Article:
Offline Chicago Bob

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Re: Want to build a gas fired deck oven. Any plans available and suggestions?
« Reply #154 on: August 30, 2012, 01:42:57 AM »
pics are already showing pressure flame out...
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Online scott123

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Re: Want to build a gas fired deck oven. Any plans available and suggestions?
« Reply #155 on: August 30, 2012, 02:55:08 AM »
Richard, Marsal seems to possess pretty strong deflection kung fu.  The deflectors might be bent in some manner, perhaps to provide rigidity/stability and also better deflection. I have to admit, a flat 3 mm steel plate might not give you that level of even heating.

Steel + firebrick + H shaped burner should go a long way in giving you an evenly heated hearth. According this page

http://www.ehow.com/how_5761350_soften-aluminum-plate.html

Aluminum anneals at 700.  For you to reach a hearth of 650, the aluminum closer to the burner will most likely end up in the 800 realm, even if above steel. I would go with 6 mm steel and see where that gets you.  The conductivity and thickness should go a long way in evening out the heat.

27 psi is more than enough for a 200K btu banjo burner, but, perhaps the lengths of the runs are impacting the BTUs here. I'm not really sure how they should, though.  Regardless, if you can get 50, get 50.

If you do add holes, I would stick to holes of the same size, but I like Don's idea of a greater concentration of holes at the extremities. First see what it will do with 50 psi, though.  
« Last Edit: August 30, 2012, 03:00:29 AM by scott123 »

Offline lennyk

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Re: Want to build a gas fired deck oven. Any plans available and suggestions?
« Reply #156 on: August 30, 2012, 04:39:30 AM »
Can you use an adjustable regulator ?
Here in Trinidad the common regulator is simply a snap on head to the tank and the switch basically presses down the release pin in the tank a fixed distance, however you can get regulators which don't use a switch but a knob which turns and can move the pin further than the switch type regulators.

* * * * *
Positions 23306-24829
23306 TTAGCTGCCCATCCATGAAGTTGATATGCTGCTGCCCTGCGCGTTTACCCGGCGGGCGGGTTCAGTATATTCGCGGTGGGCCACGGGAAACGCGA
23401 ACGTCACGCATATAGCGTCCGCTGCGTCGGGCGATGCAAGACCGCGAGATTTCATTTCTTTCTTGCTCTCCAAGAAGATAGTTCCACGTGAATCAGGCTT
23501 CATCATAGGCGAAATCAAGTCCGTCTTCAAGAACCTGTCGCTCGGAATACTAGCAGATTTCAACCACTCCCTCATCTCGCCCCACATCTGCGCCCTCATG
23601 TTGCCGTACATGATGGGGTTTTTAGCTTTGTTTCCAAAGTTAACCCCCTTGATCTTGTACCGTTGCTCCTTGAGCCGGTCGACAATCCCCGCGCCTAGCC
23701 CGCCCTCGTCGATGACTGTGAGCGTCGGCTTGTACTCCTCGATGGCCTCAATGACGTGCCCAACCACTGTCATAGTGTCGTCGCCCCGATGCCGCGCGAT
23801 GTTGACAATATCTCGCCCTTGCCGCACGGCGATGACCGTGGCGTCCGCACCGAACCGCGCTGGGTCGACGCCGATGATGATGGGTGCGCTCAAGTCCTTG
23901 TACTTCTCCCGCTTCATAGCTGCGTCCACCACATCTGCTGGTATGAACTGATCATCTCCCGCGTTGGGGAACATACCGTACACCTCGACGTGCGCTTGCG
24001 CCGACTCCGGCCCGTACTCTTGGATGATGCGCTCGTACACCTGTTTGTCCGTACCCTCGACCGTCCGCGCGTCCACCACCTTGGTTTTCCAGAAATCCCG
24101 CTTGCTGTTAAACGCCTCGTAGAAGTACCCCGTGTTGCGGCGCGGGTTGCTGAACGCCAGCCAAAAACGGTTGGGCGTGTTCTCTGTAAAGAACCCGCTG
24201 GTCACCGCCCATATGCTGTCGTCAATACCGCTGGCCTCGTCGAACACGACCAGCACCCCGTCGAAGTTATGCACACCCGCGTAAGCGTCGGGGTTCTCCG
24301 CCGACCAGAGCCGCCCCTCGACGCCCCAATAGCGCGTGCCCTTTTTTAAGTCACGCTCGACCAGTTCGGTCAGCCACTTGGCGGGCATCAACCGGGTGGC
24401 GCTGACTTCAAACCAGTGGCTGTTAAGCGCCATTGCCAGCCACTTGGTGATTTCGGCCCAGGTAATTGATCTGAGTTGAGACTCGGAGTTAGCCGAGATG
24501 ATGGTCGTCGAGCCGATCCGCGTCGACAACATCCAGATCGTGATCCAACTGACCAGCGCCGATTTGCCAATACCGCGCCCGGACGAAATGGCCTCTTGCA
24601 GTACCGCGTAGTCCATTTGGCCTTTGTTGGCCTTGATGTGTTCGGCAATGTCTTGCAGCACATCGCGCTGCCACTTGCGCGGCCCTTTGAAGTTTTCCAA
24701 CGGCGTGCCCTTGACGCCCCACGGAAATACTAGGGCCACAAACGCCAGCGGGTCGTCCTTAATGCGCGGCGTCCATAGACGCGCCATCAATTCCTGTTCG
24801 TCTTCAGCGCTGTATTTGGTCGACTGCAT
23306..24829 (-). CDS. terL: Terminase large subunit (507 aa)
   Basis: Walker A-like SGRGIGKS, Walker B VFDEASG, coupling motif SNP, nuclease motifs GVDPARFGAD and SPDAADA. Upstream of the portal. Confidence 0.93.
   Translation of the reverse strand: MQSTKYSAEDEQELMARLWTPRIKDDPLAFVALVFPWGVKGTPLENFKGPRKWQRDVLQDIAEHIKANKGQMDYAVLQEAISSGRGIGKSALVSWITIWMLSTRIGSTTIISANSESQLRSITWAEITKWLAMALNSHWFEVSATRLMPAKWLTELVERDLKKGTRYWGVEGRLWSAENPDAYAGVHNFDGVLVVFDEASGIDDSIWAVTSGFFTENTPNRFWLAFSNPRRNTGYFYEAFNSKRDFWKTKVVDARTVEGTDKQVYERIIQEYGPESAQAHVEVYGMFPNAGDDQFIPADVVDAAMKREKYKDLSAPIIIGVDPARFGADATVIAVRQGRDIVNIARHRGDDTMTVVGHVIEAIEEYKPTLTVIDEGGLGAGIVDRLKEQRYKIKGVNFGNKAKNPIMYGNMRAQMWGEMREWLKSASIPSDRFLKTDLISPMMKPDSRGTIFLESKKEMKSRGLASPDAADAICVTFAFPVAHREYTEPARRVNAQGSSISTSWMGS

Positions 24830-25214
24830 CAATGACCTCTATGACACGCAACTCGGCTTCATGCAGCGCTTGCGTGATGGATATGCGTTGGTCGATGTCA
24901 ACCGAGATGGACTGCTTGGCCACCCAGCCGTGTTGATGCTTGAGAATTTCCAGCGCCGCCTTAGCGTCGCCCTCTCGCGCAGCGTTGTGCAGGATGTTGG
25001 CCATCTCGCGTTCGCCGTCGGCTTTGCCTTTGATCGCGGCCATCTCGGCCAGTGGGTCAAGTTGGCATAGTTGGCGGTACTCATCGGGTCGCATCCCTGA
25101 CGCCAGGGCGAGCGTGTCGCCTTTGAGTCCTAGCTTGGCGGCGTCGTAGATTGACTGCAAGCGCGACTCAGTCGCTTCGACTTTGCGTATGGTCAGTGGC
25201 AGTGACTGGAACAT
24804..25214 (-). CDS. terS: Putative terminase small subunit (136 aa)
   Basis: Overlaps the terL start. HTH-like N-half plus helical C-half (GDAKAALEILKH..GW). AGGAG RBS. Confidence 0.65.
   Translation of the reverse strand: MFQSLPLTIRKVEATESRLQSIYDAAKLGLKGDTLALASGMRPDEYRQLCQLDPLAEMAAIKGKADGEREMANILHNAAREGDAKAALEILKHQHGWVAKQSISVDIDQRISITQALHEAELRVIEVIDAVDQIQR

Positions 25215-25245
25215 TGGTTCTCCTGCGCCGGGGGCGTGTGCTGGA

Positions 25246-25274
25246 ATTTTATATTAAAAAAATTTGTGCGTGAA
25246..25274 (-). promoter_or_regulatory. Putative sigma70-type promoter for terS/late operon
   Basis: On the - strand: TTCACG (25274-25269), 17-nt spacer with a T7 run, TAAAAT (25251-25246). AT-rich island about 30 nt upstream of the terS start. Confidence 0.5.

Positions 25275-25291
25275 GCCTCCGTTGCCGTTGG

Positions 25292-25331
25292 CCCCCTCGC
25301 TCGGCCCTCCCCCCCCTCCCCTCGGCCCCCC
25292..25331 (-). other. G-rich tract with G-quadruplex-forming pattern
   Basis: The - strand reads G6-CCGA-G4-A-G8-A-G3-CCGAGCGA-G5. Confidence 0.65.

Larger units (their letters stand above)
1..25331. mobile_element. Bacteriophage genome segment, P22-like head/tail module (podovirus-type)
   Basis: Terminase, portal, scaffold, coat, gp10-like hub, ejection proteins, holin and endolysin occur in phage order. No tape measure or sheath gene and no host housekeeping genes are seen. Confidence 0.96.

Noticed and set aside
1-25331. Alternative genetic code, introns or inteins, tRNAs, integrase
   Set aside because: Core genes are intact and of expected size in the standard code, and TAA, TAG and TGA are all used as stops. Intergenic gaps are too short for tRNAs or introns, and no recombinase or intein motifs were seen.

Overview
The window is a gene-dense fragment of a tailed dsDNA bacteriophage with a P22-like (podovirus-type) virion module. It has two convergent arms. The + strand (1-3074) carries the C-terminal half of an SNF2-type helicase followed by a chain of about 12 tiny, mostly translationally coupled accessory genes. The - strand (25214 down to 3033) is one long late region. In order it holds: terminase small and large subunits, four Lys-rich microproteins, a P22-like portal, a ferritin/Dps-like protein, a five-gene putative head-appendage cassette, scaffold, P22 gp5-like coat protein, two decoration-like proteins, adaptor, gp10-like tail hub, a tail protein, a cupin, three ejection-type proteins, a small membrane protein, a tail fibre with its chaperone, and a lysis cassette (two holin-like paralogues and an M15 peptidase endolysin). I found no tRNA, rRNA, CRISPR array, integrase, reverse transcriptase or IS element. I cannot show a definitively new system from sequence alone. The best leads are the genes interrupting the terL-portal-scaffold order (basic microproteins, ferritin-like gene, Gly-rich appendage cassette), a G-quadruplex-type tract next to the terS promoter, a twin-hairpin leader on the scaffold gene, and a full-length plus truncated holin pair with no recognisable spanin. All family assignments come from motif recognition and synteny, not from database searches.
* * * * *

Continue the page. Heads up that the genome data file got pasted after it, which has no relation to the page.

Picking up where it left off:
buceriasdon

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Re: Want to build a gas fired deck oven. Any plans available and suggestions?
« Reply #157 on: August 30, 2012, 07:38:27 AM »
Richard, I meant LP for liquid propane,NG for natural gas. You didn't answer my question. Which size jet/orifice did you use, a smaller propane hole size or a larger natural gas orifice size? They are not interchangable. I have more but it seems important parts of posts are not being addressed.
Don

buceriasdon

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Re: Want to build a gas fired deck oven. Any plans available and suggestions?
« Reply #158 on: August 30, 2012, 07:45:40 AM »
Bob, Yes that is exactly what I am talking about. A certain diameter tube with a certain about of burner holes will only be capable of carrying a certain amount of gas. Which gives you more volume of water given a certain pressure at the inlet, a water hose that is 1/2" in diameter or 1"? Notice I'm saying volume not pressure.
Don

I have heard where another gas inlet was added on to the opposite end when a pipe run was too long for the original single inlet to provide enough umph. Is this what you are referring to Don?

"or add a manifold that supplies gas along it's length."



buceriasdon

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Re: Want to build a gas fired deck oven. Any plans available and suggestions?
« Reply #159 on: August 30, 2012, 08:10:07 AM »
Scott, Without an increase in tube diameter simply turning up the gas pressure will not result in better more even combustion. You will not get better results on a propane grill by switching to a high pressure regulator, the burner isn't designed for that.
Don